During Lenten season, when the religious eschew meat, fish is often used instead. Fish adobo is also made into packed lunches, too, wrapped in banana leaves with steamed rice, sometimes with half a salted egg and tomato, a staple for schoolkids on field trips.
Leftover adobo can be flaked and fried to make crispy adobo flakes, which is perfect for breakfast! It's especially good when paired with fried eggs and garlic fried rice.
Drinking with some good buddies? Try serving them some adobong kangkong with chicharon, which has fat to keep the alcohol from being absorbed too fast and plenty of fiber to better digest all the junk food.
Adobo's versatility as a dish is nothing to sniff at. While vinegar is essential as its soul, soy sauce can be replaced or omitted as the source of saltiness, and other ingredients like turmeric or oyster sauce can be added to the marinade, imparting their own unique flavor to the finished product.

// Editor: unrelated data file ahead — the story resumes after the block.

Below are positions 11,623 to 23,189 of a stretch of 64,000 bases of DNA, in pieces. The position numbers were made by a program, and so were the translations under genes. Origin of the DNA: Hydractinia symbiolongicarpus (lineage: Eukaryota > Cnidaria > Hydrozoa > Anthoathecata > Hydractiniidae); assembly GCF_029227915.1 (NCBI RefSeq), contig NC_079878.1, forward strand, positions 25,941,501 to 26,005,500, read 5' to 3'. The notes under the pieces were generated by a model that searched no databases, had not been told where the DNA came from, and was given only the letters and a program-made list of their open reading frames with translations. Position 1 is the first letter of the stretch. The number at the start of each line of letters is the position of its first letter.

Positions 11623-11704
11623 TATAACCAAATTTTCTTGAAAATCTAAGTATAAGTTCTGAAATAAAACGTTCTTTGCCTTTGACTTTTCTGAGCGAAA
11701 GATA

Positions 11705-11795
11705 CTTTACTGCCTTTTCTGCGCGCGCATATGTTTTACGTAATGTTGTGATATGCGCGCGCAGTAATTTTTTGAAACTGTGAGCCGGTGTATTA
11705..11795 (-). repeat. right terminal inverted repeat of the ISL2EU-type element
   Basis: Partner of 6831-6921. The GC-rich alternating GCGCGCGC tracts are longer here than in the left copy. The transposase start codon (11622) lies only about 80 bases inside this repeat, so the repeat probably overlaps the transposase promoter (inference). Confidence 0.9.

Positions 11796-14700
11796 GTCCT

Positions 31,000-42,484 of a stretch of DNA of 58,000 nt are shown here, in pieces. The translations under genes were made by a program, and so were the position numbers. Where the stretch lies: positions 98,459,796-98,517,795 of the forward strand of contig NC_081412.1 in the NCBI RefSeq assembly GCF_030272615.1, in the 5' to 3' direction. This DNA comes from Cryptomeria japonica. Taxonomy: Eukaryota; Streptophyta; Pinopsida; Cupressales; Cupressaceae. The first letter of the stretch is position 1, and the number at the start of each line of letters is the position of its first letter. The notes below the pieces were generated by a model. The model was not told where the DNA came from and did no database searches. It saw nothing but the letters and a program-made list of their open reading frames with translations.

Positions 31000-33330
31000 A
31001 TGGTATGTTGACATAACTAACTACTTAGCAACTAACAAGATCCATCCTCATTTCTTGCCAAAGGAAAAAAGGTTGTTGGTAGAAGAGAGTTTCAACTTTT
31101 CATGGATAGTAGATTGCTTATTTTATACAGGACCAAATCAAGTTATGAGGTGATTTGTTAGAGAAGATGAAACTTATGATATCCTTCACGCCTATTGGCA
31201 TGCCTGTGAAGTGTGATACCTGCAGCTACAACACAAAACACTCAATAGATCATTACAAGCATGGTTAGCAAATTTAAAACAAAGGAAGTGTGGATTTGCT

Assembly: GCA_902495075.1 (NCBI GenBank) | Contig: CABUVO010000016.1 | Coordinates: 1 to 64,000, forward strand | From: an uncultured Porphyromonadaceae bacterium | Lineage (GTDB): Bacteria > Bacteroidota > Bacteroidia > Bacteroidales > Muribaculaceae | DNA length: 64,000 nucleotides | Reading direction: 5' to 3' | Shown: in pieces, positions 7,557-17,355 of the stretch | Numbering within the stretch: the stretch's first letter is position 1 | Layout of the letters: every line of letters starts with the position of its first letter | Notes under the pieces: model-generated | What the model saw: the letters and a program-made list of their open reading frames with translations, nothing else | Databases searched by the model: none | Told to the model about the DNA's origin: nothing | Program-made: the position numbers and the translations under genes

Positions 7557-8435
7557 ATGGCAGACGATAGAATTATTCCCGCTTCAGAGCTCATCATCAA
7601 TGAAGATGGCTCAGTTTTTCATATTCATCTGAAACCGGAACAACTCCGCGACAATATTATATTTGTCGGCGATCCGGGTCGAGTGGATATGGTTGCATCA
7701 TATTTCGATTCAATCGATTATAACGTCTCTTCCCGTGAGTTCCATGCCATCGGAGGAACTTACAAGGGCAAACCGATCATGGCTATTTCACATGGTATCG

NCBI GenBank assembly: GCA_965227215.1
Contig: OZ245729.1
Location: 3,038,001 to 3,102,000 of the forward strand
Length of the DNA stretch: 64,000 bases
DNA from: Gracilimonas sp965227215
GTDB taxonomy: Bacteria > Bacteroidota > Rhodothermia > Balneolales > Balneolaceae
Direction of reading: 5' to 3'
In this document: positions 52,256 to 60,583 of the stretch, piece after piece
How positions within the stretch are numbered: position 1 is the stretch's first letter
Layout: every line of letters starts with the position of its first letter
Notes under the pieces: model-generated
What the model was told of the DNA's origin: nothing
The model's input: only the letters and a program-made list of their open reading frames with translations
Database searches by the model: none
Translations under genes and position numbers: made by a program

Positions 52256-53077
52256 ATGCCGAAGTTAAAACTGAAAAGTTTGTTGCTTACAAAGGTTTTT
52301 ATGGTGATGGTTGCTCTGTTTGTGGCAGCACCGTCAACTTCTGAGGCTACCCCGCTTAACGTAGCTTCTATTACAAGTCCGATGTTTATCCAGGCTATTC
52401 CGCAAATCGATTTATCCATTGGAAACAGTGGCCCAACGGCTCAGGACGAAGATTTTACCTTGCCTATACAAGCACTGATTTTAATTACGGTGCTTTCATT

Each region of the Philippines has their own take on the dish, due to how easy or hard ingredients were to get in certain regions. Now though, in the age of online shopping, getting certain regional items has never been easier. See an ingredient you want to try to add to adobo? Take your pick, point and click!
1 Pork Adobo or Adobong Baboy Recipes
One of the reasons why adobo is such a popular ulam dish is because it can be made with relatively cheap ingredients that work together to create top-notch flavors. This includes the choice of meat, and pork or baboy is one of the most popular versions in the Philippines. In fact, using pork for adobo is so common that in local supermarkets, you can even buy what's called an adobo cut! Here are some pork adobo recipes you can try.